One of the earliest references in the university archives to St Andrews' students wearing gowns comes from the Statutes of St Leonard’s College in 1544.

According to a post on the issue from the official blog of the Special Collections at St Andrews the statutes describe the requirement that students wear the cap and gown when going outside of the college, though there is no mention of colour.

READ MORE: Historic red gown worn by St Andrews University students mired in legal wrangle 

The blog notes speculation the red gown was introduced to all Scottish universities by James VI as part of 1621 legislation which stated: "all masters, professors, students and founded persons shall hereafter walk in their gowns", although there is no mention of colour.

One of the earliest reference to the red gown comes from "A Modern Account of Scotland by an English Gentleman" in which author Thomas Kirke shares his observations of the four Ancient universities of Scotland in 1679.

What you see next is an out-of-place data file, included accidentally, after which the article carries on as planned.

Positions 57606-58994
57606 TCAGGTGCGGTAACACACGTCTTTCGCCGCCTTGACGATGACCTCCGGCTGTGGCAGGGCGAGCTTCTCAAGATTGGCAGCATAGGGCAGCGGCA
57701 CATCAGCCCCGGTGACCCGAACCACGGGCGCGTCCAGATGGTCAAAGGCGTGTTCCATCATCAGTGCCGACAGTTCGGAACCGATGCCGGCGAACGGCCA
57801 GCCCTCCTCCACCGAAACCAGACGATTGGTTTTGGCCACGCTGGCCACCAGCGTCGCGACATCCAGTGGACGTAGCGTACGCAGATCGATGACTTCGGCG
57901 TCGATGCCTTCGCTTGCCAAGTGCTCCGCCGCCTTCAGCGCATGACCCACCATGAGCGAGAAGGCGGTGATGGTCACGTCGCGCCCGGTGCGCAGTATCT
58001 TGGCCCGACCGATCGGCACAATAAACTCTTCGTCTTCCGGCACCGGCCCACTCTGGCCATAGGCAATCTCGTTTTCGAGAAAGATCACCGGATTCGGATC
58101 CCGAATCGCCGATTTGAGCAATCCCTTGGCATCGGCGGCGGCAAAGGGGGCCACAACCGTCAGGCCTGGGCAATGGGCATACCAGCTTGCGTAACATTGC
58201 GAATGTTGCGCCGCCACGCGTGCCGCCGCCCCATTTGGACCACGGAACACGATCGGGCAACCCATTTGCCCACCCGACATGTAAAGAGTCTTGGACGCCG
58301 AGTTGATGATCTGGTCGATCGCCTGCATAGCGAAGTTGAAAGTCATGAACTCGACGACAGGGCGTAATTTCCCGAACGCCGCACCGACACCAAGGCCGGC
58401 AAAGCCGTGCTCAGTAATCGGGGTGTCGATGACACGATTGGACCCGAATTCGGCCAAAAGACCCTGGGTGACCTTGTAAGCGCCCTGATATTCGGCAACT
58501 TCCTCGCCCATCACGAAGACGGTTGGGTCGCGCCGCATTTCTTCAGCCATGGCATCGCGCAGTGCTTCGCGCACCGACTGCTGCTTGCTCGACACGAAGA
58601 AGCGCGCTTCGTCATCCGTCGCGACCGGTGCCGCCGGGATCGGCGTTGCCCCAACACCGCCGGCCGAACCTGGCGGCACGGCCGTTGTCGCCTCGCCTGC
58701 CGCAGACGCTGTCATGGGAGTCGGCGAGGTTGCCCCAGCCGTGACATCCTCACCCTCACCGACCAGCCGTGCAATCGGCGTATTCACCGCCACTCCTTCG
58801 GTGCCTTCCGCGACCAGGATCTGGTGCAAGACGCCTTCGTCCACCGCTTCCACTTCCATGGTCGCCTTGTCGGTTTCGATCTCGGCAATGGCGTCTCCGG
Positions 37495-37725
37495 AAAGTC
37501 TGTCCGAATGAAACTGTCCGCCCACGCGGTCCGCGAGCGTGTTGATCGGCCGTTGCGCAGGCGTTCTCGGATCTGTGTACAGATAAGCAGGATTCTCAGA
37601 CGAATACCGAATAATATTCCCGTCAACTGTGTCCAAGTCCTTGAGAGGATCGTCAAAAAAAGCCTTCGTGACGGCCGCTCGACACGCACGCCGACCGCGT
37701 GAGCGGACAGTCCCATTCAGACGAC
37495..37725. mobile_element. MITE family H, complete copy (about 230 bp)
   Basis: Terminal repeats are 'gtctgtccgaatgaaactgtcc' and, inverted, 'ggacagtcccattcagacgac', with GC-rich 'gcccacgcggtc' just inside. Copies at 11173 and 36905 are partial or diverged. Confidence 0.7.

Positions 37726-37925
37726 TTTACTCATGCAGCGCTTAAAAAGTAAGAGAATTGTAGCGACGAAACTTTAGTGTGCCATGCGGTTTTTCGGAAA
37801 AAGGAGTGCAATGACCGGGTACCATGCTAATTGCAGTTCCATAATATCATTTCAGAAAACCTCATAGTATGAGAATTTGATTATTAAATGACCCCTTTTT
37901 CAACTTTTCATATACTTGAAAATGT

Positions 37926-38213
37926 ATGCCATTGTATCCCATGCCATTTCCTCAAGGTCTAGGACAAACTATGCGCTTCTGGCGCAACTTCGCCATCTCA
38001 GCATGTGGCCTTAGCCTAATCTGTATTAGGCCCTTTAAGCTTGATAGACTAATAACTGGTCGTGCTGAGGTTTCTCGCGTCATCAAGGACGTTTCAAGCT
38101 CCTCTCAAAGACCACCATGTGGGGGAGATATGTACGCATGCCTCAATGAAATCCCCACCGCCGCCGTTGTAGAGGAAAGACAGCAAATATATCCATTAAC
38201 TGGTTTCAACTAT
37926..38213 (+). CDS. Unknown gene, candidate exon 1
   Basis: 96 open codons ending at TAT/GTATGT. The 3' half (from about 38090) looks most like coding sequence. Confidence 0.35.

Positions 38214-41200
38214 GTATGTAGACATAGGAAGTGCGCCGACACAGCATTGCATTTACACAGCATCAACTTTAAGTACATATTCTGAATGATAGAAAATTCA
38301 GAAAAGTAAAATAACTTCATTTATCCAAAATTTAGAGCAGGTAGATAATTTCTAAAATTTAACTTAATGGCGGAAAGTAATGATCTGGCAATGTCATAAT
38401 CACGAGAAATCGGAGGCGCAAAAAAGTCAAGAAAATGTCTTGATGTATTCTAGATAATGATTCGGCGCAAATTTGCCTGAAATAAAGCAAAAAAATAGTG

He writes: "The regents wear what colour’d cloaths or gowns they please, and commonly no gowns at all … the younger students wear scarlet gowns only in term time."

In 1695 commissioners who inspected the university recommended the Regents or Masters should wear black gowns and the students were to wear “red gownes that thereby vaging and vice may be discouraged”.

Daniel Defoe's journal “A tour thro’ the Whole Island of Great Britain” from the 1720s states: "The students wear gowns here of a scarlet-like colour ... and are very numerous."

The red gown continued to be worn in the 19th century, although in 1838 students requested that it be altered so that is could also serve as a cloak. This led to the introduction of sleeves and a velvet yoke.

By the middle of the 20th century there were fears the red gown was falling out of use and the issue was raised by the Student Representative Council in 1950. The issue was raised again in 1966 with the Academic Costume Committee expressing dismay at the decline in the wearing of gowns.

They recommended that the rule obliging matriculated students to wear the gown at lectures and at academic ceremonies "might be expressed in stronger terms". While the use of the gown continued to decline, it remains one of the most popular and iconic parts of the university's tradition.